FS: Yeah, but in the corner option, all you are doing is — you can take away a corner player because what they are doing a lot is just top-siding him, not letting him get over the top of that pin-down action, whether it is a dribble hand-off or the pin-down. That is the easiest way to do it — you take it away and make him go to the weak side.
MP: Some of that is speed, isn’t it? One of the things you guys have to confront is that just in terms of pure speed, you are not as athletic?
FS: Yeah, and that is why the corner offense basically can work; because it is a read offense. You are basing things on cuts, basing things on reads.
FS: Like last game, we had a great slip and three-point play from Mbah a Moute. When the [defender] jumped out on Martin and [Mbah a Moute] slipped it and got a layup and got fouled for a three-point play. We can do more of that as our guys get more comfortable. And that’s why Chase will help tremendously, along those same lines.
MP: Look forward now, are you still fairly confident about making the playoffs?
FS: As I told our guys, I don’t look at the playoffs, I look at “let’s win games.” If you win enough games, you are going to get in. We might win 46, 47 games and not make it. And we can’t look at that and say, “Aw geez, what a failure.” Because you have come up from a team that won 30 games.
No matter whether you are injured or being healthy or whatever, to improve 10, 15, 17 games, that’s a big improvement. So my main thing is as a team we want them to improve. I think any time you are in this league and you win over 50 percent, that is considered pretty good basketball. That’s what I would like to do. So let’s get up in that 40 range in terms of wins. And I know that if we don’t do that, we aren’t going to make the playoffs. So let’s do that and if we are beating the right people and some other people come back to the fold, then we can catch some of those people.
The positive thing is that we have four games [now three] games with Phoenix. So we have got the teams we have got to catch.
MP: You and Phoenix is a situation where both sides have real matchup advantages. It will be a matter of who works the matchups.
MP: Last question, which is kind of a two-part question. Please discuss Kevin Love’s season and what he has meant to the team thus far; how he has regarded the team and how the team has regarded him. And then the second thing is, it seems like you have a short window because of Kevin’s contract and because of Rick’s age. How do you feel about that? But why don’t you answer the first part if you don’t mind.
FS: First thing, Kevin is the most unique player in the league. Usually you have a guy if he averages 14 rebounds a game, those guys can’t score 10 points in a gym by themselves. And then if you’ve got a guy who shoots like he does, they have got paint repellant; they aren’t going to go in there and fight for rebounds or battle or anything else. Kevin does both.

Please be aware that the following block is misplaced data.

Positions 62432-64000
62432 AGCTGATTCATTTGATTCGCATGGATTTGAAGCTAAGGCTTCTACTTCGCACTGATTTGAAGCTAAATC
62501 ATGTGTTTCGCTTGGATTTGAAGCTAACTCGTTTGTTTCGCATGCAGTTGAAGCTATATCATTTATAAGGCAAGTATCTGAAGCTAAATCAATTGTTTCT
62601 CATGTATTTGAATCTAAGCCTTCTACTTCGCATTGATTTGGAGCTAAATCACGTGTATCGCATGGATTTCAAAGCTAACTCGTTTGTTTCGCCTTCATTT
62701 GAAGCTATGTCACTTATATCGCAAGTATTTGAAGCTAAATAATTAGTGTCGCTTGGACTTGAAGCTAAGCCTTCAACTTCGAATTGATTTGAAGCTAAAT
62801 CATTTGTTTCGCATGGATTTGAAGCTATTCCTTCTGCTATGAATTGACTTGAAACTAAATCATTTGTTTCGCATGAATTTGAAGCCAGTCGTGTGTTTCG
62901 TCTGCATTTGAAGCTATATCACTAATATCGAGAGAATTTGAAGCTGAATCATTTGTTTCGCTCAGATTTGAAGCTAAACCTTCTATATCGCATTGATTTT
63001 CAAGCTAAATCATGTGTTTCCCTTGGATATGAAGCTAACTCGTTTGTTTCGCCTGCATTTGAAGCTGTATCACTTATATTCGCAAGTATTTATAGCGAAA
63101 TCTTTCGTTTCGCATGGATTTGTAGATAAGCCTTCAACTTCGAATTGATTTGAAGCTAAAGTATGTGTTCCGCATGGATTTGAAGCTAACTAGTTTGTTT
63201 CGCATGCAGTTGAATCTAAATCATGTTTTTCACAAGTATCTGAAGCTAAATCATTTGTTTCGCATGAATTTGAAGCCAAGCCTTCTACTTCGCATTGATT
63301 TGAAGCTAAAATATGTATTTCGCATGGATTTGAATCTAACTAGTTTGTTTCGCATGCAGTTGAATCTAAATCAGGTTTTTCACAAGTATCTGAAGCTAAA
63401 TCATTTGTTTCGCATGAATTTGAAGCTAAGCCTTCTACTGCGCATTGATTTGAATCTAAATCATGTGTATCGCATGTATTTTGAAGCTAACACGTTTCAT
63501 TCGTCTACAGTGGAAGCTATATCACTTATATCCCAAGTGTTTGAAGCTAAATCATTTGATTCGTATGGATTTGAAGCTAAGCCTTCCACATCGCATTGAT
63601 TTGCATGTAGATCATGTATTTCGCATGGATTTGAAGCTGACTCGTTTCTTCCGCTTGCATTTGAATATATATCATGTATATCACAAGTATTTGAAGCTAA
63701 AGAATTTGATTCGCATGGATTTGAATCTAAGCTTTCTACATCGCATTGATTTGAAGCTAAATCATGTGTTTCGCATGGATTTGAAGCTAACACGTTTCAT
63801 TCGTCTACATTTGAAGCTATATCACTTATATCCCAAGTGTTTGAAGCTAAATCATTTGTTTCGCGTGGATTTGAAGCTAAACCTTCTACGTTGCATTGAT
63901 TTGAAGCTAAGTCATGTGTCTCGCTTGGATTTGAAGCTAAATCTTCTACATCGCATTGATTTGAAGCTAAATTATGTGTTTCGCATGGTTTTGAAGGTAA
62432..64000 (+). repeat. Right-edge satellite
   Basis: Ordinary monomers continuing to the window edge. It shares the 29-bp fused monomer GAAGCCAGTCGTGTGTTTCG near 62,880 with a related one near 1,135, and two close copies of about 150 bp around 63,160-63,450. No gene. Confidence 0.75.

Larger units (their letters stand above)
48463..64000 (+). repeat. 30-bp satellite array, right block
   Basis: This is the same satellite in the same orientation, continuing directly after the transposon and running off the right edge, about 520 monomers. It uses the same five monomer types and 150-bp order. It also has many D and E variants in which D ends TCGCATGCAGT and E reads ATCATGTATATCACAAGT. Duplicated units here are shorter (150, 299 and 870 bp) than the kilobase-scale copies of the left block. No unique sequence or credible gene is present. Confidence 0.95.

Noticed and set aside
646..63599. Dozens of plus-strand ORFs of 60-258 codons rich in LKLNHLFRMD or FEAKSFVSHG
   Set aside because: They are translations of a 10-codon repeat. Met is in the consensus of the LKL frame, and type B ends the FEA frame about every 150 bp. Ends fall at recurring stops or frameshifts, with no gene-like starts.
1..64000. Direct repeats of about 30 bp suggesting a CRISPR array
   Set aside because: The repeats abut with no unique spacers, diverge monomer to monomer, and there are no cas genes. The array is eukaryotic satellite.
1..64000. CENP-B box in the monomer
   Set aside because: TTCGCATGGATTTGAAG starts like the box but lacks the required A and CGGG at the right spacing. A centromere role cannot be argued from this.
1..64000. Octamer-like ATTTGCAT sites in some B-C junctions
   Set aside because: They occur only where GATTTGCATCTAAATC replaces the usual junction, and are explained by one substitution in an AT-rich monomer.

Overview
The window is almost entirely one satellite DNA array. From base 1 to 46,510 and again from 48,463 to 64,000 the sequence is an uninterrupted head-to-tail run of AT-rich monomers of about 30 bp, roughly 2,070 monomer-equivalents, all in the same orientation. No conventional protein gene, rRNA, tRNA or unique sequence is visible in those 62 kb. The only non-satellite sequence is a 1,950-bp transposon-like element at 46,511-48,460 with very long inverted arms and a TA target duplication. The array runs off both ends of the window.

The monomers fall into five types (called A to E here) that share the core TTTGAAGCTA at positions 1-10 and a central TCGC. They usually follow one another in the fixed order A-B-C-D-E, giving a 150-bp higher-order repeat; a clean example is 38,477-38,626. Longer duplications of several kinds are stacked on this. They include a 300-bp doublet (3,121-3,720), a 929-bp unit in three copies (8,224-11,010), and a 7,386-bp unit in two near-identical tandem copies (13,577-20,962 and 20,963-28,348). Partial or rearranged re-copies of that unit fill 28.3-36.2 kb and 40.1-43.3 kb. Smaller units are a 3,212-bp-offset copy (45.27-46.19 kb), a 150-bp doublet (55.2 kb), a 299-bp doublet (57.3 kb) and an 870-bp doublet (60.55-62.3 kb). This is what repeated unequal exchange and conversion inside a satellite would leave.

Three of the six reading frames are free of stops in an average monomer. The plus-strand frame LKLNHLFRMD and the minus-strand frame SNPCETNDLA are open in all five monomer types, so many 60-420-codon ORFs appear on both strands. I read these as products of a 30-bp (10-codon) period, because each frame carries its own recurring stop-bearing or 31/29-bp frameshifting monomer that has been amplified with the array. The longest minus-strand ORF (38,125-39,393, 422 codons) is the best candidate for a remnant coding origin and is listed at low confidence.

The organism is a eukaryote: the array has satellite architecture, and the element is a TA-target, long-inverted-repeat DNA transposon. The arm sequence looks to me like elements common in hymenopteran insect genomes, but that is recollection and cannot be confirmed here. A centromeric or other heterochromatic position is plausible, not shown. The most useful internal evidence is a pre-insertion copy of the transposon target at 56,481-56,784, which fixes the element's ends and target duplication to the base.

What I really appreciate about Kevin is that when I first came here and I talked to him, I pulled out a list of about 20 players. Oscar Robertson, Larry Bird, Kevin Garnett, Wilt Chamberlain, I think Kareem. And I said, “Would you like to be considered with those guys?” and he said, “For sure.” And I said, “Those guys averaged 20 points, 10 rebounds and five assists. You’re going to get 20 and 10. And you’ve got the ability to be close to five. So I think the positive thing here is, let’s get you to where you are making your teammates better.”
So him buying into the team concept of him looking to pass the ball, making other guys better and playing the right way defensively, trying to get better defensively —things like taking charges. He is probably right now, leading our team in taking charges. You wouldn’t say that of the second-leading scorer in the league. And last year no one would have ever anticipated Kevin Love being the tops of your team in taking charges. So he has been totally committed.
The other thing this is, I don’t know if I have ever been around a guy, in 17 years [in the NBA] that has been as committed as he has been committed to the organization. What I mean by that is he does more in the community than probably anybody we have, whether it is coat drive or other things. When we were going out for a practice facility, he came with us to go out and talk to people. When the business people had sponsors in and they wanted somebody to come, if they call him up, he is usually the first guy who is going to go. Downstairs he signs 25 autographs before practice, balls and other things the community relations people use.
So he has been a guy who has been totally engaged within our team and our organization. That’s why when I hear a lot about the window of opportunity; you are always concerned until you have somebody. You are always concerned because — did he feel slighted when he didn’t get the maximum deal [in terms of the 5-year length] that he wanted? No question. And we’ve talked about it many times. And we talk a lot. Kevin and I go out to lunch a lot and we talk about the team, and everything. But I do believe he really does like it here. There is no question. And I do believe if we do the right things, he’ll be here.